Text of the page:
Document Detail

The Mental Activity and eXercise (MAX) Trial: A Randomized Controlled Trial to Enhance Cognitive Function in Older Adults.
MedLine Citation:
PMID:  23545598     Owner:  NLM     Status:  Publisher    
IMPORTANCE The prevalence of cognitive impairment and dementia are projected to rise dramatically during the next 40 years, and strategies for maintaining cognitive function with age are critically needed. Physical or mental activity alone result in relatively small, domain-specific improvements in cognitive function in older adults; combined interventions may have more global effects. OBJECTIVE To examine the combined effects of physical plus mental activity on cognitive function in older adults. DESIGN Randomized controlled trial with a factorial design. SETTING San Francisco, California. PARTICIPANTS A total of 126 inactive, community-residing older adults with cognitive complaints. INTERVENTIONS All participants engaged in home-based mental activity (1 h/d, 3 d/wk) plus class-based physical activity (1 h/d, 3 d/wk) for 12 weeks and were randomized to either mental activity intervention (MA-I; intensive computer) or mental activity control (MA-C; educational DVDs) plus exercise intervention (EX-I; aerobic) or exercise control (EX-C; stretching and toning); a 2 × 2 factorial design was used so that there were 4 groups: MA-I/EX-I, MA-I/EX-C, MA-C/EX-1, and MA-C/EX-C. MAIN OUTCOME MEASURES Global cognitive change based on a comprehensive neuropsychological test battery. RESULTS Participants had a mean age of 73.4 years; 62.7% were women, and 34.9% were Hispanic or nonwhite. There were no significant differences between the groups at baseline. Global cognitive scores improved significantly over time (mean, 0.16 SD; P < .001) but did not differ between groups in the comparison between MA-I and MA-C (ignoring exercise, P = .17), the comparison between EX-I and EX-C (ignoring mental activity, P = .74), or across all 4 randomization groups (P = .26). CONCLUSIONS AND RELEVANCE In inactive older adults with cognitive complaints, 12 weeks of physical plus mental activity was associated with significant improvements in global cognitive function with no evidence of difference between intervention and active control groups. These findings may reflect practice effects or may suggest that the amount of activity is more important than the type in this subject population. TRIAL REGISTRATION Identifier:NCT00522899.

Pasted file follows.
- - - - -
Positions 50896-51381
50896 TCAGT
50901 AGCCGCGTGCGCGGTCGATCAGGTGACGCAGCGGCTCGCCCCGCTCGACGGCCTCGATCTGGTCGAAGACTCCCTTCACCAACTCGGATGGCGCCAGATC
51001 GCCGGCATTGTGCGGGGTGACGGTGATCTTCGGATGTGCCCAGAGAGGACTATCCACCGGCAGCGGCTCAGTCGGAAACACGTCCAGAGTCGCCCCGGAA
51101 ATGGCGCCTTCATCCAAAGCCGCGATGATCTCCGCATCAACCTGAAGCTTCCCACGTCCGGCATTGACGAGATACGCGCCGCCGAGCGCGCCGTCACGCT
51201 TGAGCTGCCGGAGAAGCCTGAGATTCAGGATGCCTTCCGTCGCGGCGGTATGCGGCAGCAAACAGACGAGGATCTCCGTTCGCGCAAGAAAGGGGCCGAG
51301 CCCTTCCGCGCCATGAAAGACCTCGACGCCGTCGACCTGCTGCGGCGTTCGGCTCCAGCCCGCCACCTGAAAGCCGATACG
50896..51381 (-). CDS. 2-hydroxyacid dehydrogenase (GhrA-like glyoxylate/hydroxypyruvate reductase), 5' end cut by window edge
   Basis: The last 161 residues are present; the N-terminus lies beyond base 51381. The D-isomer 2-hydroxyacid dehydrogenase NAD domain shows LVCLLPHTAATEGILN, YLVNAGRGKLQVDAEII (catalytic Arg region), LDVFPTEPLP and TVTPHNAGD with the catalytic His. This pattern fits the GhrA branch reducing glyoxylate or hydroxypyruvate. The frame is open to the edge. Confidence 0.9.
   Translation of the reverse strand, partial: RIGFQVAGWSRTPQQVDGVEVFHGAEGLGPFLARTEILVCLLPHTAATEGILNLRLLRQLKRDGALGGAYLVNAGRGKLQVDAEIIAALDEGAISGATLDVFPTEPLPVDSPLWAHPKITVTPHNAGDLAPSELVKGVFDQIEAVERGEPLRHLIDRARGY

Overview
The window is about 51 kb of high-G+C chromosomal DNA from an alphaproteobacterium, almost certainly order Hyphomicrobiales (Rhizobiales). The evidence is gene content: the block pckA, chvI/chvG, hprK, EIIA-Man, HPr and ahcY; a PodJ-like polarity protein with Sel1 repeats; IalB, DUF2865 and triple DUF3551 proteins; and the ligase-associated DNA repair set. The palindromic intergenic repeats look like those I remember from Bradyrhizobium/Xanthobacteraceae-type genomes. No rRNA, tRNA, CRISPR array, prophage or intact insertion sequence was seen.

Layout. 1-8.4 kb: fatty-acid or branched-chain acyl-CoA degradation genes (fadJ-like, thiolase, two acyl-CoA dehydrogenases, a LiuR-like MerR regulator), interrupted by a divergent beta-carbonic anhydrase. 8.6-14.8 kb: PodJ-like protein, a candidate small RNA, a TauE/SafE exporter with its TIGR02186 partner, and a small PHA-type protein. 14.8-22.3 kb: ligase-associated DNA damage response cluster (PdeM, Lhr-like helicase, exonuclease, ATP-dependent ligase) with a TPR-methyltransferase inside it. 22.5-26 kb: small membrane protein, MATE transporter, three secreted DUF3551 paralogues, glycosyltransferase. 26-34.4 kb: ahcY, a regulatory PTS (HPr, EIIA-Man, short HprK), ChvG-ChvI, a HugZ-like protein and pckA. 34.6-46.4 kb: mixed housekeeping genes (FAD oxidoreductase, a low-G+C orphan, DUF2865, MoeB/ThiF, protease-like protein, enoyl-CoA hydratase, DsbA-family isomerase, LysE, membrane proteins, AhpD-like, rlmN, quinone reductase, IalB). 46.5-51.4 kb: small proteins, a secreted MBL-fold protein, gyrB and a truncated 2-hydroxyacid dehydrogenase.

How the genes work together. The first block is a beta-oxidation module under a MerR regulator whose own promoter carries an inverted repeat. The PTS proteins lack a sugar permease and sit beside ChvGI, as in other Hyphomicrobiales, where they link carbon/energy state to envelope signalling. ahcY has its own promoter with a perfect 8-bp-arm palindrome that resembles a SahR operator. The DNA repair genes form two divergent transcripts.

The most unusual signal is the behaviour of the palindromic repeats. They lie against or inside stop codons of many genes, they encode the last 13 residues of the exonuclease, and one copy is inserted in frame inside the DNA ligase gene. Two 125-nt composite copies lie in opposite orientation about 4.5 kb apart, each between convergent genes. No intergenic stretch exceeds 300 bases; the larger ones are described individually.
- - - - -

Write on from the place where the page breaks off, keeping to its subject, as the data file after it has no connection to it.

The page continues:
Deborah E Barnes; Wendy Santos-Modesitt; Gina Poelke; Arthur F Kramer; Cynthia Castro; Laura E Middleton; Kristine Yaffe
Related Documents :
21497208 - Fatigue in systemic lupus erythematosus: an association with reduced physical fitness.
10580878 - Contribution of nitric oxide to exercise-induced hypotension in human sympathetic dener...
23769598 - Exercise-enhanced neuroplasticity targeting motor and cognitive circuitry in parkinson'...
9815008 - Forearm norepinephrine spillover during standing, hyperinsulinemia, and hypoglycemia.
2369908 - Changes in muscle strength and speed of an unloaded movement after various training pro...
17890428 - Heart rate recovery and heart rate complexity following resistance exercise training an...
Publication Detail:
Type:  JOURNAL ARTICLE     Date:  2013-4-1
Journal Detail:
Title:  JAMA internal medicine     Volume:  -     ISSN:  2168-6114     ISO Abbreviation:  JAMA Intern Med     Publication Date:  2013 Apr 
Date Detail:
Created Date:  2013-4-2     Completed Date:  -     Revised Date:  -    
Medline Journal Info:
Nlm Unique ID:  101589534     Medline TA:  JAMA Intern Med     Country:  -    
Other Details:
Languages:  ENG     Pagination:  1-8     Citation Subset:  -    
Export Citation:
APA/MLA Format     Download EndNote     Download BibTex
MeSH Terms

From MEDLINE®/PubMed®, a database of the U.S. National Library of Medicine

Previous Document:  Dispersion-cancelled biological imaging with quantum-inspired interferometry.
Next Document:  Enhancing the stability of polymer solar cells by improving the conductivity of the nanostructured M...